By Fr. Jerry M. Orbos SVD
The story is told about three men who arrived at the gate of heaven almost simultaneously. St. Peter asked them how they died, and the first one said: “When I entered my room, I saw that my belongings had been ransacked, and in a fit of anger I threw the heavy cabinet out of the window, and I had a heart attack.” The second one said: “I was just walking when a cabinet came falling down from above.” And the third one said: “I heard footsteps, and I went inside a cabinet to hide.”
By Randy David
We may never know what impelled P-Noy to say in a television interview that he is open to amending the Constitution to check judicial overreach and restore the equilibrium among the three branches of government. Add to this the admission made in the same TV appearance that he is no longer closing his mind to a lifting of term limits—and what we have is an attempt to shape the national discourse that is as risky as it is mystifying.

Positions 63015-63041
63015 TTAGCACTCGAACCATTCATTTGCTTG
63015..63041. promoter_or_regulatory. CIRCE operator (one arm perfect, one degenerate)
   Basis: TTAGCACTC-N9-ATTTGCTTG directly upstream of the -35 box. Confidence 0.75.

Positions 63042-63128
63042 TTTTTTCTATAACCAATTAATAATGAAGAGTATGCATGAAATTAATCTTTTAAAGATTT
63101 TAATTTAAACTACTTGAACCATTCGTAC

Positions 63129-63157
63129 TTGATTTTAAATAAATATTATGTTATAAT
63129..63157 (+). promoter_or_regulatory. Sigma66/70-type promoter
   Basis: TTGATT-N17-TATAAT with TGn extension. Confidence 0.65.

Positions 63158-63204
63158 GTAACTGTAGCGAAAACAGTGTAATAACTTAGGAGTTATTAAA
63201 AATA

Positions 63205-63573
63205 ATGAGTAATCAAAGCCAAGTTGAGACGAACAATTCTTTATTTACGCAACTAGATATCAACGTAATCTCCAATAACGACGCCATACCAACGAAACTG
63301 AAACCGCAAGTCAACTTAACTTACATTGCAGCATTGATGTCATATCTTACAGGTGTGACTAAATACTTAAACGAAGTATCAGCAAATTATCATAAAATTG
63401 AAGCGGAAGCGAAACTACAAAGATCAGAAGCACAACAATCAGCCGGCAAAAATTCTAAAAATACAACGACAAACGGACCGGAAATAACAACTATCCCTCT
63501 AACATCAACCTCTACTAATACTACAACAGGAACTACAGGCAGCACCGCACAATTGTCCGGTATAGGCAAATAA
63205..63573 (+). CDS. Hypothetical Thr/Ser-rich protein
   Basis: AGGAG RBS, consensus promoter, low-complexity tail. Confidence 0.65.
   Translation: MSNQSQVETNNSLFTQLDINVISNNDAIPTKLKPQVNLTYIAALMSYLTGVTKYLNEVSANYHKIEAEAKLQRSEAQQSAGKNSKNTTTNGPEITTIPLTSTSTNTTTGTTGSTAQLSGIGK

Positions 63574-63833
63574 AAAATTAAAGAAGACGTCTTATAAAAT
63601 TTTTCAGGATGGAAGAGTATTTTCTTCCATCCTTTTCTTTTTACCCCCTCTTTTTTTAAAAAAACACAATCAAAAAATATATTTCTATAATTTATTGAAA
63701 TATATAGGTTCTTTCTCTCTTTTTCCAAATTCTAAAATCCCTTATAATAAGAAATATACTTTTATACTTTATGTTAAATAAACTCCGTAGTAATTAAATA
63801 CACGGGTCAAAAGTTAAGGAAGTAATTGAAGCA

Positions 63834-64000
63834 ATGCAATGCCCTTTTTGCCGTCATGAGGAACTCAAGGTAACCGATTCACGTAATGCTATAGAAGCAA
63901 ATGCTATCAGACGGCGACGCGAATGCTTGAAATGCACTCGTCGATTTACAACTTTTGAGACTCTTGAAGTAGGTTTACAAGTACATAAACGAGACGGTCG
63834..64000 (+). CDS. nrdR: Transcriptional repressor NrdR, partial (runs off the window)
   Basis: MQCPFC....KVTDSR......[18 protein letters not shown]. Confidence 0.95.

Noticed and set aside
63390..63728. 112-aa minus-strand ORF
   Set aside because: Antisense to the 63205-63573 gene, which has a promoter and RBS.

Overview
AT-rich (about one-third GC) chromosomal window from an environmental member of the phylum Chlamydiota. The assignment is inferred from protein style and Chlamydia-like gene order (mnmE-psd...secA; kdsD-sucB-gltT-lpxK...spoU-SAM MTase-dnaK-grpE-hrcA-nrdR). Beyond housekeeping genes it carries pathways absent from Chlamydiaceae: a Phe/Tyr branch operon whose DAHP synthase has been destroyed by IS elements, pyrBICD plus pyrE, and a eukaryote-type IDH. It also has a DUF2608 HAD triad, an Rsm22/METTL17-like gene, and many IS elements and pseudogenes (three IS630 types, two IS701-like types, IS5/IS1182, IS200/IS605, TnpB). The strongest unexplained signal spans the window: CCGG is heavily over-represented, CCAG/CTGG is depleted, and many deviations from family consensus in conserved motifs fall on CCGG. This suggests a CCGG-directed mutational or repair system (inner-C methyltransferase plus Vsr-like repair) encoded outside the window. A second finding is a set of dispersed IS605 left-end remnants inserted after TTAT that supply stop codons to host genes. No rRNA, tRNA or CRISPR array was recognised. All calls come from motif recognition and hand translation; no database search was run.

By Artemio V. Panganiban
To be sure our people would never again experience the horrors and torments of authoritarian rule, the 1987 Constitution fortified the legislature, empowered the judiciary, institutionalized people power, and weakened the presidency.
By Rina Jimenez-David
“May nangyari na (Something has already happened)” is the terse explanation given by a Filipino parent when queried why she (more frequently it is the mother) is marrying off her daughter. That “something” is usually sex, usually after the daughter “elopes” with her boyfriend or comes home after an unauthorized night out.
By Marjohara Tucay
In a matter of minutes the news spread like wildfire: The “Butcher,” Jovito Palparan, has been arrested in the most unlikely place—a second-floor flat right above a bakery at the corner of Teresa Street in Sta. Mesa, Manila, near the Polytechnic University of the Philippines, a known hotbed of student activists.